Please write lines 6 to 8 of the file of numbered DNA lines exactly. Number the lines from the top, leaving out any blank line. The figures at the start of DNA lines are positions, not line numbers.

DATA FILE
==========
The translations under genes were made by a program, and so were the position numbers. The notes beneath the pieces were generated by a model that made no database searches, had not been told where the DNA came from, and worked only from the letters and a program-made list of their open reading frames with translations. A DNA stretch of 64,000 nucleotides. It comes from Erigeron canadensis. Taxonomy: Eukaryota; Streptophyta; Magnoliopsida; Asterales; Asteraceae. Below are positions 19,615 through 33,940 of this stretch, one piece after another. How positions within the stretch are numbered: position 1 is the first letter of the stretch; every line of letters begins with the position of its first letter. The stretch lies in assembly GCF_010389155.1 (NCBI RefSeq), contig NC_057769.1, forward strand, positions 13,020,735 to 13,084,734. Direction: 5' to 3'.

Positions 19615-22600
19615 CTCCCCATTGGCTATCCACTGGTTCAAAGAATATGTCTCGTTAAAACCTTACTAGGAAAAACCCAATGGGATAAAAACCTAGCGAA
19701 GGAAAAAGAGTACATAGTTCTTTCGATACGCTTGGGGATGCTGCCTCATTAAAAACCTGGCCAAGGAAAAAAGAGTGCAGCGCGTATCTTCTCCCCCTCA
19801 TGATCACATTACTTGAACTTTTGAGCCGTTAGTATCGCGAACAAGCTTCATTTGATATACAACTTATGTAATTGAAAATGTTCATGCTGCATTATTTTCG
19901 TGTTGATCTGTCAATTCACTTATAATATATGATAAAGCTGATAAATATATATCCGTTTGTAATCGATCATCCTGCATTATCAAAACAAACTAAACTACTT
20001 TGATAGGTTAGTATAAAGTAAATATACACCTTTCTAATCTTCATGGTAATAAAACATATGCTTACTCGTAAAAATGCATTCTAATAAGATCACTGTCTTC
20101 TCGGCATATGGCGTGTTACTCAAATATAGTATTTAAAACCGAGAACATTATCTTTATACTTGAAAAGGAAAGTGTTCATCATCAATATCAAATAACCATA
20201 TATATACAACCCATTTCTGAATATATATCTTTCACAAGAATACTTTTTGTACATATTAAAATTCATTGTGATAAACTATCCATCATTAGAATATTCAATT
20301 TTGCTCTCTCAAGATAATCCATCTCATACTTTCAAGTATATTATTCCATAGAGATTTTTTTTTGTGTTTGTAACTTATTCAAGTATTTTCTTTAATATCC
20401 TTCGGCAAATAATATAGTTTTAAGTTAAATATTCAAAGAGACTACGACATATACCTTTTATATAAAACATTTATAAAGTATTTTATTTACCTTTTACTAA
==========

19901 TGTTGATCTGTCAATTCACTTATAATATATGATAAAGCTGATAAATATATATCCGTTTGTAATCGATCATCCTGCATTATCAAAACAAACTAAACTACTT
20001 TGATAGGTTAGTATAAAGTAAATATACACCTTTCTAATCTTCATGGTAATAAAACATATGCTTACTCGTAAAAATGCATTCTAATAAGATCACTGTCTTC
20101 TCGGCATATGGCGTGTTACTCAAATATAGTATTTAAAACCGAGAACATTATCTTTATACTTGAAAAGGAAAGTGTTCATCATCAATATCAAATAACCATA